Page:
Professional development is the process of increasing one's skills through training opportunities and reflection. Employers consider continued professional development to be an integral part of working within the childcare sector.
This summary will discuss the importance of transferable and employability skills such as communication, team work, project management, leadership and multicultural awareness, which will be of benefit to both the employer and employee. It will explore how continued professional development increases the knowledge, understanding and skills of an individual, as well as the importance of taking responsibility for one's own learning and development. A supporting portfolio provides evidence of the practitioner's skills and professional development in the child care sector and reference will be made to these examples.
Practitioners in the childcare sector should be able to utilize a number of skills to ensure all the needs of children are met. Morton wrote about the findings of a report compiled by ofsted which identified that,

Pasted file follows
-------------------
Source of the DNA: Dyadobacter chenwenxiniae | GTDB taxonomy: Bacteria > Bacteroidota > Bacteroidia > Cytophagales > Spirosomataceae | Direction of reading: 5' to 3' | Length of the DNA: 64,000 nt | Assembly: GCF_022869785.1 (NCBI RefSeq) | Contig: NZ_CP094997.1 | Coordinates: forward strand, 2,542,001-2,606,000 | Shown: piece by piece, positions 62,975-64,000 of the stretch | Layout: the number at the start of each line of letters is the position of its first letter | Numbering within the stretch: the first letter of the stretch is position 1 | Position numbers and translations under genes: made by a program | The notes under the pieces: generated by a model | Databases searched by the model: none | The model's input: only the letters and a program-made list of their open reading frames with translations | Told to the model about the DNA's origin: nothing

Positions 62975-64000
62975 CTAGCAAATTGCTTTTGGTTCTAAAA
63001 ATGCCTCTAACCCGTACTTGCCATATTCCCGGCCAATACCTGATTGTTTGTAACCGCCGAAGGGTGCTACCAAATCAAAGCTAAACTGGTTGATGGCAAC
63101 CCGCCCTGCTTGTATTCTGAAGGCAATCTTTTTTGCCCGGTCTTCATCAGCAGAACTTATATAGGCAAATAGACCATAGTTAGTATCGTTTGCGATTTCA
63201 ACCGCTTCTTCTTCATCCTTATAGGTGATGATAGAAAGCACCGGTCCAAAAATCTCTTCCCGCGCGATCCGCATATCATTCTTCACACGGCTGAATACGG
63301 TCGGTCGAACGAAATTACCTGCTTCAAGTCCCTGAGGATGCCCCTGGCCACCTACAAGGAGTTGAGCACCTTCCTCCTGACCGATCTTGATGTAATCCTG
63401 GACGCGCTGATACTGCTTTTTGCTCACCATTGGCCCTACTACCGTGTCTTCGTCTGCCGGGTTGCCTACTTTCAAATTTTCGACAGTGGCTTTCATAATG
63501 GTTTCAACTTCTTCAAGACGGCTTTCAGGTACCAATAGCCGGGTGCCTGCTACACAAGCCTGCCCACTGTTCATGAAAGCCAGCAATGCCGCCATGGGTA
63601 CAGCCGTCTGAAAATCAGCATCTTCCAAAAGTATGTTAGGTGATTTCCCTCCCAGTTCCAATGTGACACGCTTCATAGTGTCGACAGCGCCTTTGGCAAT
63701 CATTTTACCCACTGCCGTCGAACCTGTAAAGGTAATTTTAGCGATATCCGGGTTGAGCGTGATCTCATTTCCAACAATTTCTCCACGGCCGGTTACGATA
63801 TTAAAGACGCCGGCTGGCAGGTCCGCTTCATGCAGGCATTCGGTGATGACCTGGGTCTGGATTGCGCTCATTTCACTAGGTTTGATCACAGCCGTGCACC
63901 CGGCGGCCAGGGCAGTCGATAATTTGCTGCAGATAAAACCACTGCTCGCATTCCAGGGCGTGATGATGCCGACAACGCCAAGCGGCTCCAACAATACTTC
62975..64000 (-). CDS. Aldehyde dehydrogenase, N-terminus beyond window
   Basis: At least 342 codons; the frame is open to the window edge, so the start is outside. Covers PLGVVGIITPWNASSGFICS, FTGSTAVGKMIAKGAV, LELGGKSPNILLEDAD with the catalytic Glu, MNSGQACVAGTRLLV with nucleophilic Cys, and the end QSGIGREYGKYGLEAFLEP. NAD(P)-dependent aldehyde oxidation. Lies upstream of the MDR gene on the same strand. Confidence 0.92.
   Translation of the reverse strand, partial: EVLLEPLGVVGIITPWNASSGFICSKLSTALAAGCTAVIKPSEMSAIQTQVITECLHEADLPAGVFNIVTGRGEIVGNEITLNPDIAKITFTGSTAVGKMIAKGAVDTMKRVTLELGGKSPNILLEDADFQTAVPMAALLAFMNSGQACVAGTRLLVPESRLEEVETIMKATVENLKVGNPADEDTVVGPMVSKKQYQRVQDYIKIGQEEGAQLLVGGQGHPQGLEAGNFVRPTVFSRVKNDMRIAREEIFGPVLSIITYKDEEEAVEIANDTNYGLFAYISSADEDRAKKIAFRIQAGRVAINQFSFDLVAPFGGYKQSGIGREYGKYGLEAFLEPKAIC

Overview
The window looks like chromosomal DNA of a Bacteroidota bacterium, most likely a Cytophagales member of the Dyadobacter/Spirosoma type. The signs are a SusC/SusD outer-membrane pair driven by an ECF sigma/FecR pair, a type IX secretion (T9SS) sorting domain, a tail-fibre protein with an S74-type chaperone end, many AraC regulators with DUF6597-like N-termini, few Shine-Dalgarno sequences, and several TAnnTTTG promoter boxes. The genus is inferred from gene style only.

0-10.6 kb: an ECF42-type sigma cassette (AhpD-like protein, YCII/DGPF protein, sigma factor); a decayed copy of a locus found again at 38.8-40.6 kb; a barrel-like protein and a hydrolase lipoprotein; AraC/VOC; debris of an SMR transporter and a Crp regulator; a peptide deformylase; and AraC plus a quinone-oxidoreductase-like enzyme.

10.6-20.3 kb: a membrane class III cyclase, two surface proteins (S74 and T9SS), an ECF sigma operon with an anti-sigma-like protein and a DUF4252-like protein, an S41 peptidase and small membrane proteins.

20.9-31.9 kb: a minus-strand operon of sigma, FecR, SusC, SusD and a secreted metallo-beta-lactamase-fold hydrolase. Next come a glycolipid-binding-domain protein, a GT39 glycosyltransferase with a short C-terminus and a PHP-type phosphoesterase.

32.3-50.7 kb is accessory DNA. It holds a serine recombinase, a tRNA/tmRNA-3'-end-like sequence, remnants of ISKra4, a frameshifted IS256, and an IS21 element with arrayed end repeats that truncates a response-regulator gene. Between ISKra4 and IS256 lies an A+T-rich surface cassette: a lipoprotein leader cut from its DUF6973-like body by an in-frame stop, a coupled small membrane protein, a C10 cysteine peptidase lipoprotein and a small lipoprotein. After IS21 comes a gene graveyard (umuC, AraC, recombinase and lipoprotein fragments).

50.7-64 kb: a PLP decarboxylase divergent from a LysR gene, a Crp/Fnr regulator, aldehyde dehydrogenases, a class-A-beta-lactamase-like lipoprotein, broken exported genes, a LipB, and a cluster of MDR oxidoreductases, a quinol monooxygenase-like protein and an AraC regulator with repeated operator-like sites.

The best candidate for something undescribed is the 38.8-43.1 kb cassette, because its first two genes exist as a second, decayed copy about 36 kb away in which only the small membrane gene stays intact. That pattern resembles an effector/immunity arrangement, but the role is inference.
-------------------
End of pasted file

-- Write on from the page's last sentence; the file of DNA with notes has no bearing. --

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........a recurring strength in the settings was the practitioners' high level of experience, qualifications and ability to identify and meet children's varied needs Morton (2010)
They must create a warm, nurturing environment for the children and provide comfort in times of upset and distress. Have an awareness of child protection issues and be aware of the setting policy and point of contact should any concerns be raised, the need for confidentially at all times should be upheld. The ability to set boundaries for the children and manage behaviour appropriately, ensuring the safety of the other children will maintain the smooth running of the setting and maintain relationships. Being able to recognise and respond to a child's individual interests and support these with a stimulating and challenging environment ensures that the practitioner is addressing all the needs of the child in a holistic manner.